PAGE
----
That would at least extricate the A’s from their self-imposed cauldron of bad feelings in Oakland, but it comes with a whole host of new questions, such as where to put the Triple-A team. The Toronto Blue Jays trudged through 2020 and part of 2021 playing in minor-league parks in Buffalo and Dunedin, Florida, so it is possible, but that came without minor-league scheduling conflicts. Moving the Aviators entirely is not in the cards, according to Kaval. The A’s plan to keep the team in the region, following a trend of MLB clubs (Atlanta Braves, Minnesota Twins) keeping their Triple-A teams close.
Share Oracle Park with the San Francisco Giants: This is the most extreme option, and it has surfaced mainly because of a report that MLB was willing to facilitate a short-term stadium-sharing arrangement back in 2013.
Can the A’s field a competent on-field product for a Las Vegas debut?
Whether the A’s migrate to Nevada in 2024 or 2027, the likelihood of a contender taking the field looks slim. After years of cycling through cheap but competitive cores, the A's front office — led by GM David Forst — has hit a rut that’s quickly turning into a gaping pit. Setting aside, for a moment, the cynicism of never retaining homegrown stars, the A’s were often successful at replenishing their major-league roster with talent until this latest teardown.
In ridding themselves of Matt Chapman, Matt Olson, Frankie Montas and Sean Murphy, the A’s landed next to nothing — catcher Shea Langeliers is the best of the group right now — in deals that perplexed the industry even as they happened. In this offseason’s jettisoning of Murphy, the A's went out of their way to acquire fast but punchless center fielder Esteury Ruiz from the Milwaukee Brewers, while the Braves (frequent beneficiaries of Oakland’s penny-pinching) sent young All-Star William Contreras to Milwaukee. In a previous deal with Atlanta (Olson), the A's focused on defense-first center fielder Cristian Pache. He batted .166/.218/.241 in 91 games last season, and the A’s cut bait this spring.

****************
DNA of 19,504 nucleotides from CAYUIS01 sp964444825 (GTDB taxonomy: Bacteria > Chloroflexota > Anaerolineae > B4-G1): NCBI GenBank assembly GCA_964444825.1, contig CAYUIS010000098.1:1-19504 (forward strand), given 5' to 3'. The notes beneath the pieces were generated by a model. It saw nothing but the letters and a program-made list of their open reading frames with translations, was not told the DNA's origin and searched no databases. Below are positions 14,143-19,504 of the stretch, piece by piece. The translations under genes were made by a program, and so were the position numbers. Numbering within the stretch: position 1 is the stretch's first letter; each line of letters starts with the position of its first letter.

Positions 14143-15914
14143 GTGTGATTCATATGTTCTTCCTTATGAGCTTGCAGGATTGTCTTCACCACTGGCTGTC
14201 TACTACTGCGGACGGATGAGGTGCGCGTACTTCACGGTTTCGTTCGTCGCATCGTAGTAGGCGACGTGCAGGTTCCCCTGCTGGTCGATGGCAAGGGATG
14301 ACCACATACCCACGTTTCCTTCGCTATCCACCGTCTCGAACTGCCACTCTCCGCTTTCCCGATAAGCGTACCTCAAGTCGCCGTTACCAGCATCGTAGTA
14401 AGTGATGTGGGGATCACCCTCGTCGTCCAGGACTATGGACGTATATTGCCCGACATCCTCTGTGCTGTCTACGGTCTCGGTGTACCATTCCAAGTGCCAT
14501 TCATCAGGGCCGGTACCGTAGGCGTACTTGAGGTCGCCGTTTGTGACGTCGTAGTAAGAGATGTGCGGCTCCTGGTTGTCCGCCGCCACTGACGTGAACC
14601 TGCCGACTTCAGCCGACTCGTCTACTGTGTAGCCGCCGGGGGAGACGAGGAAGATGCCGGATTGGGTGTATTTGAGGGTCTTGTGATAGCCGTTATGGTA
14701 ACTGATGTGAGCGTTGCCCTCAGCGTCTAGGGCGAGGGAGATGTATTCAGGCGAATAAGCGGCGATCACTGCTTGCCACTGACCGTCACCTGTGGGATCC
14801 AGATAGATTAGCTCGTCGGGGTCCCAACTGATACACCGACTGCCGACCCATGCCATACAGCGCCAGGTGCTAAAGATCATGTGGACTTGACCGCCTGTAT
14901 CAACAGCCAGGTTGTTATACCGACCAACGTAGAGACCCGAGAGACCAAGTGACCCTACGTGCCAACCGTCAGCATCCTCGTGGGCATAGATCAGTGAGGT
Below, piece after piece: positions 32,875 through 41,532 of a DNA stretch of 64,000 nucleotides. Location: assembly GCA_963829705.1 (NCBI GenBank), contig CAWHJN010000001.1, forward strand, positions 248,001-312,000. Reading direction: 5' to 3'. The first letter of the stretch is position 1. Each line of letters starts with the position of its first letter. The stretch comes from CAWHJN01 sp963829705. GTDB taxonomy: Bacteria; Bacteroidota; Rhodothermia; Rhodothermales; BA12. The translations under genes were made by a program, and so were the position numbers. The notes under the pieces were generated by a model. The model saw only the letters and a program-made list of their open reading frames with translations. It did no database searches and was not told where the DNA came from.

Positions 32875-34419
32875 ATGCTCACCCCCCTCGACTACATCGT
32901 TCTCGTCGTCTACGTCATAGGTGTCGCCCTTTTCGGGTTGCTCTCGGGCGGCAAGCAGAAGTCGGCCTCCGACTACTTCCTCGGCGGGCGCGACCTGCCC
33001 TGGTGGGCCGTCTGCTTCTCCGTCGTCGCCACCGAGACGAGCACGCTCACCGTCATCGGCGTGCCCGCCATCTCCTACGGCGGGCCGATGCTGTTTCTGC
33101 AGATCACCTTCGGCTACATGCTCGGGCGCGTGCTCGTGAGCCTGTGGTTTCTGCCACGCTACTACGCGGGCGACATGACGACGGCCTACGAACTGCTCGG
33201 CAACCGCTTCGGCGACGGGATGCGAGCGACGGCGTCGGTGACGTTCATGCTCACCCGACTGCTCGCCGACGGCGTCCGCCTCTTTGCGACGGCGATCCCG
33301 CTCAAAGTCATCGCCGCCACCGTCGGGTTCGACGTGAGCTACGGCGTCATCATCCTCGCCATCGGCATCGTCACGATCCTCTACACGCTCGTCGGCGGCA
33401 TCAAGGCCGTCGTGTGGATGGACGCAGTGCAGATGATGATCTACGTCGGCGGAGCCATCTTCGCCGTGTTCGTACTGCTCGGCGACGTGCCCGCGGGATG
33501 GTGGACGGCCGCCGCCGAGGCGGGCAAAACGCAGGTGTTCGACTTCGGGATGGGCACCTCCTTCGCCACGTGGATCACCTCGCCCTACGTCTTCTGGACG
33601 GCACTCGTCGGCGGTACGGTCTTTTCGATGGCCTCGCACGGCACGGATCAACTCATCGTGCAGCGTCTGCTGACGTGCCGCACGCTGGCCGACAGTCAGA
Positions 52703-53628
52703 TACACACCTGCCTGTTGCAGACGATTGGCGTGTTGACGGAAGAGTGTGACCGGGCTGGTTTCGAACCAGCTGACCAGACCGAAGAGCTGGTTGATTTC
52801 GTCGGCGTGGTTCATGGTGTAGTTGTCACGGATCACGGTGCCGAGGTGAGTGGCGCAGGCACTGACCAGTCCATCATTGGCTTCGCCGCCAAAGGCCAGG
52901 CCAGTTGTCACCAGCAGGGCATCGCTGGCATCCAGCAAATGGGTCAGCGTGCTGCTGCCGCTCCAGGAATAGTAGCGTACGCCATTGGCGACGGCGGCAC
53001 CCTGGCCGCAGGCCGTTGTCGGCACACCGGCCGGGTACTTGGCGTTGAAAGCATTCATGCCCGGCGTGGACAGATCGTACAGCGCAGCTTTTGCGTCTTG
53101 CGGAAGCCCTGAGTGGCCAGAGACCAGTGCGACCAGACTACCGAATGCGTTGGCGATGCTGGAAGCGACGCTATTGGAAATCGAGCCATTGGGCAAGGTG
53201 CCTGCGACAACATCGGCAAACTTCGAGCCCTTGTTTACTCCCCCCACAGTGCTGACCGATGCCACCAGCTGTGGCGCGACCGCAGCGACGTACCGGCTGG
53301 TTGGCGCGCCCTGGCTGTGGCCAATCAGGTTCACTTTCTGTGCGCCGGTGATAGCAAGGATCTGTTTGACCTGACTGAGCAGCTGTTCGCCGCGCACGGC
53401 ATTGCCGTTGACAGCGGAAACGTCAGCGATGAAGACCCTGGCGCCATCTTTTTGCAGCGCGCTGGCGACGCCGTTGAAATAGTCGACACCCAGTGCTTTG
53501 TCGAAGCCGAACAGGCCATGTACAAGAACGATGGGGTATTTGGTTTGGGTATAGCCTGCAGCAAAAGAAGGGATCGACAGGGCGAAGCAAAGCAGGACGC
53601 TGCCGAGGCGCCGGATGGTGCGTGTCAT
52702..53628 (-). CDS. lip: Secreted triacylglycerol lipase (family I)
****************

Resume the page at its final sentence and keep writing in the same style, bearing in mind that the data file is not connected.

The team's best hope might reside in pitching prospects, notably Mason Miller, a hard-throwing, 6-foot-5 right-hander who debuted last week. But Baseball Prospectus ranked Oakland's farm system 20th this spring, far too low for a team that has already sold off virtually every useful player it had.
If this team is going to return to the race, it’s going to require either a slow, painful accumulation of uncertain draft picks or an infusion of cash. So far, there’s no evidence that Fisher is willing to provide the latter.
Is Las Vegas actually a viable baseball market?
One thing many people are skipping over is the matter of whether Las Vegas is even a better host for a baseball team than Oakland. Certainly, other pro sports leagues are betting on Vegas — the NHL’s Golden Knights began play there with a bang in 2017, and the Raiders made their trek from Oakland in 2020 — but their viability is not an apples-to-apples ticket to blank checks and glory.
The Golden Knights are an almost impossible comparison because they benefited from an extremely favorable expansion draft, soaring to a historic first season and racking up fans by reaching the Stanley Cup Final. The A’s, as established, stand a better chance at different forms of history, such as breaking the all-time losses record or playing the first modern game open to the public with more people in the dugouts than the stands.